ADMUX = 0x03; 

ADMUX = 0x03;                          //set the multiplexer to read the Asense pin.


        case 0x03:                       // Case of register  ADMUX = 0b00000011,   ADC3 shunt resistor  voltage, Asense pin.

                 Asense = ADCH;          // Store the value from the ADC readout. At this point, readout comes from the Asense pin.  
                                        /*the voltage between before and after shunt resistor is Vdiff = Vsense - Asense. Max ampere we want to detect is 1Amp. 
                                        The shunt resistor will be 0.5 - ohm. From the ohm's law : V = IxR = 1amp*0.5ohm = 0.5v.
                                        If the resolution of 8-bit ADC is 5/255= 0,01960V/ step then the difference betveen Vsense and V sense should be under 0.5V/ 0.01969V =  25.5 8 bit values. */
mySerial.print("Asense :");           // We have all the nessesary analog readings. push them out to serial 
mySerial.print(" ");
mySerial.print("VSense :");
mySerial.print(" ");
mySerial.print("potread :");
        if(VSense  - Asense > 30){        // step down the voltage if too much power is going trough. 
        ADMUX = 0x07;  // go back to the start 

//we newer should be here. something broke.
    OCR1A = 0; //shutdown PWM
    ADMUX = 0x07; // go to start. 


ADCSRA |= (1<<ADSC);           // fetch another  ADC value. Aka:start a new cycle. 

The output PWM will result a varying output voltage depending in the value of th potentiometer. With the code the PWM duty cycle is changed if the load in the output line is changed. Different resistors were tested on the device output and the output voltage was measured.

Output voltage measure.

The varying load results in steady output voltage as the PWM output signal is adjusted accordingly.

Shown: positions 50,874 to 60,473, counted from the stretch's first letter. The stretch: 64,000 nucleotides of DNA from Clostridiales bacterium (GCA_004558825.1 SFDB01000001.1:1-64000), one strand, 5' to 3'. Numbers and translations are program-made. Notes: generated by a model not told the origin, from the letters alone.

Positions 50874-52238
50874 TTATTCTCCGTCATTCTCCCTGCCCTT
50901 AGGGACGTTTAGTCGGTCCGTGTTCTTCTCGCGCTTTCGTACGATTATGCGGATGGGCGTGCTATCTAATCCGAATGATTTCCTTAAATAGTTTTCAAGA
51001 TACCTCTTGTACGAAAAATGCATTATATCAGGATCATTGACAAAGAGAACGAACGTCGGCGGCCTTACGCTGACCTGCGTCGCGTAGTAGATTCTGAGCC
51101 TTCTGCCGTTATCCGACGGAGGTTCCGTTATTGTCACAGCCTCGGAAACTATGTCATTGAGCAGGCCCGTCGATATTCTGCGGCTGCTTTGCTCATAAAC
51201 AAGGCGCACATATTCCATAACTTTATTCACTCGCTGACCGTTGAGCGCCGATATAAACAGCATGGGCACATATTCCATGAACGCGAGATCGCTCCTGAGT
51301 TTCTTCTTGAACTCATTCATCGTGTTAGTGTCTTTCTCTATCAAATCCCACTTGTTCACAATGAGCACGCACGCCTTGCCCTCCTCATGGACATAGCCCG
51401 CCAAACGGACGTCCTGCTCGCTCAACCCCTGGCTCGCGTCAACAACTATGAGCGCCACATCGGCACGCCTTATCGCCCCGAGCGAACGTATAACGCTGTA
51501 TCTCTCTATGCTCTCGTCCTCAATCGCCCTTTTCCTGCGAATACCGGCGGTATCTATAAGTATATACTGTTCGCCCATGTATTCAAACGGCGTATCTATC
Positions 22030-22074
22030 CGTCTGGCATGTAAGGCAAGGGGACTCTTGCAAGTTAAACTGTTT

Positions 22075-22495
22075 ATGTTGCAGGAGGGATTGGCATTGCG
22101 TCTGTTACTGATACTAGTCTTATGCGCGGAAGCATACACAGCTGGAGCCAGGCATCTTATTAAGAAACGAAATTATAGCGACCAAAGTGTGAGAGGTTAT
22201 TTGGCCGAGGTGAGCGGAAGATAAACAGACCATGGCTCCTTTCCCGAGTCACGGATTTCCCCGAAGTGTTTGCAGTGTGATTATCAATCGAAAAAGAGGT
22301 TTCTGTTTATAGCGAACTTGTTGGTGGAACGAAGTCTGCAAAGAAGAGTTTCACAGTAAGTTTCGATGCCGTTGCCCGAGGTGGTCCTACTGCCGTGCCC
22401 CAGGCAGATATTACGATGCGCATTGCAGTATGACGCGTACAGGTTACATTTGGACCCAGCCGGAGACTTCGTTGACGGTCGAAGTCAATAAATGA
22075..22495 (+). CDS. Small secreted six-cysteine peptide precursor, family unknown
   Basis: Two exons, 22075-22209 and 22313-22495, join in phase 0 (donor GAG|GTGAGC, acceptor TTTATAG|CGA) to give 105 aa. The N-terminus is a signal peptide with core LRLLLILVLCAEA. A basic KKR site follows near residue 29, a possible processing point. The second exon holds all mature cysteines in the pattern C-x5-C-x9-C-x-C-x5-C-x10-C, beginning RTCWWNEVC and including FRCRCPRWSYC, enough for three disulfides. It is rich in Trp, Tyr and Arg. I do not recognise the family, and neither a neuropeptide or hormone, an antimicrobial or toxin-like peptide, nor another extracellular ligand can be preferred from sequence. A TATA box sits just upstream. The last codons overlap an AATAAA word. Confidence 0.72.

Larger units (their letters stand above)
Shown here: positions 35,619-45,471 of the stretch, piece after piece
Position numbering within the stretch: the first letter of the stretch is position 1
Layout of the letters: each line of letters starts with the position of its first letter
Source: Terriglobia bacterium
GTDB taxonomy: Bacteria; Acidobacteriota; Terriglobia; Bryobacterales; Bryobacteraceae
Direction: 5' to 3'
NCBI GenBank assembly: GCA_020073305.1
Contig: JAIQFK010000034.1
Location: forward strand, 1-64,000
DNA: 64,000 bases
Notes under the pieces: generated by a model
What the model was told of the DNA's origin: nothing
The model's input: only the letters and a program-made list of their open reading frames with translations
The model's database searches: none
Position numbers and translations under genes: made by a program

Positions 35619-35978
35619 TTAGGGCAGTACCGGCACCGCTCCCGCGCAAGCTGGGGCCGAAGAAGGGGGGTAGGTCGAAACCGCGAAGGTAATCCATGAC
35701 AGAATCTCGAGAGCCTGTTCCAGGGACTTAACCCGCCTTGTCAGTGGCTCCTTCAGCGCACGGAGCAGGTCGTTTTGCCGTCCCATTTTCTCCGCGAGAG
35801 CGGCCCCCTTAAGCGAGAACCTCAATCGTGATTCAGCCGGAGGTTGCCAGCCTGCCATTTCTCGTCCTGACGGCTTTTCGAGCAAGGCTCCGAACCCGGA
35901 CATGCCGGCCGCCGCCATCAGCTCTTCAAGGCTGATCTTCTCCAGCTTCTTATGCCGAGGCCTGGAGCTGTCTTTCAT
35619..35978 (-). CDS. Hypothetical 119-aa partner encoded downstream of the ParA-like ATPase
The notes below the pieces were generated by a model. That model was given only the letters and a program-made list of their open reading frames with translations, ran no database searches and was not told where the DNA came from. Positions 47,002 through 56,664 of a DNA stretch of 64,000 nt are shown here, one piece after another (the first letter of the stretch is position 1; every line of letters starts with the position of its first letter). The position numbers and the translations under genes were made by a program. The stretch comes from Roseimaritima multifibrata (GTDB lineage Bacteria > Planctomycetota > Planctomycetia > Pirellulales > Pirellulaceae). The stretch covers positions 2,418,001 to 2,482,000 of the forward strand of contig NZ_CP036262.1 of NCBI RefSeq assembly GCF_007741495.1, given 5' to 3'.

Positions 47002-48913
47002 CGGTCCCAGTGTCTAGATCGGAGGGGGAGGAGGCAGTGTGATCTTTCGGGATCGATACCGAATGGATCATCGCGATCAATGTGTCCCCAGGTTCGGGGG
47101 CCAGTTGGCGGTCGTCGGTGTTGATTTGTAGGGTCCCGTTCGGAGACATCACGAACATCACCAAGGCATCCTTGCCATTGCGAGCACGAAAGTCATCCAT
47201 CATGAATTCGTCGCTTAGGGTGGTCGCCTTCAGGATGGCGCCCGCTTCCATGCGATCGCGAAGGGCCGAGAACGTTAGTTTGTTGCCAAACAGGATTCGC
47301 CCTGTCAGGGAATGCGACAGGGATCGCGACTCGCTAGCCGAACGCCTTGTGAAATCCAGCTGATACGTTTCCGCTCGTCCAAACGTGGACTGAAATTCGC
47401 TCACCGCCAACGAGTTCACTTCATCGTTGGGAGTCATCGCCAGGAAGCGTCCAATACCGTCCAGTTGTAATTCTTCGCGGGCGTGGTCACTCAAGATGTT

Output voltage is stable.

All of my work files can be found at my gitlab repository

Group work

Members: Lukasz, Gleb, Marjo, Jobin and I

Measure the power consumption of an output device.

1. Green LED¶

For light emitting diodes, the results are visible with bare eye and connection is very simple. We found some random green LED on burned board. Our decision was to measure forward voltage to current characteristics. From this power would be easily calculated as Power = Voltage x Current.

The green led.

We connected the LED to the laboratory power supply. It is a smart construction as it has both current and voltage limited output. It would be really difficult to burn the LED but we managed to do that.

Bench power supply.

We were feeding LED with voltage, where current was limited every time. We obtained full characteristics from barely glowing to final breath of our LED. Results are shown below.

Graph for the LED.

The measured values in table:

Table of values LED.

2. Motherboard Fan

Our next choice was a cooling fan. This was doing its best to cool down some electrical circuit. Nominal values were 12 Volts at 0.9 Ampere. Once again we used our laboratory power supply. This time we limited current to the maximum value of 0.9 Amp and played with voltage. We obtained both Current vs Voltage and Power vs Voltage characteristics.

120x25mm brushless fan.

We wrote down our observations during measuring process. We observed that at some very low voltage it was necessary to manually start the fan and it keeps spinning (slow and with issues). Before it starts it is trying to compensate lack of voltage with current. It is unfortunately not enough. Table with our results and observations below:

Table of measured values for the Fan.

Graph from the tables values,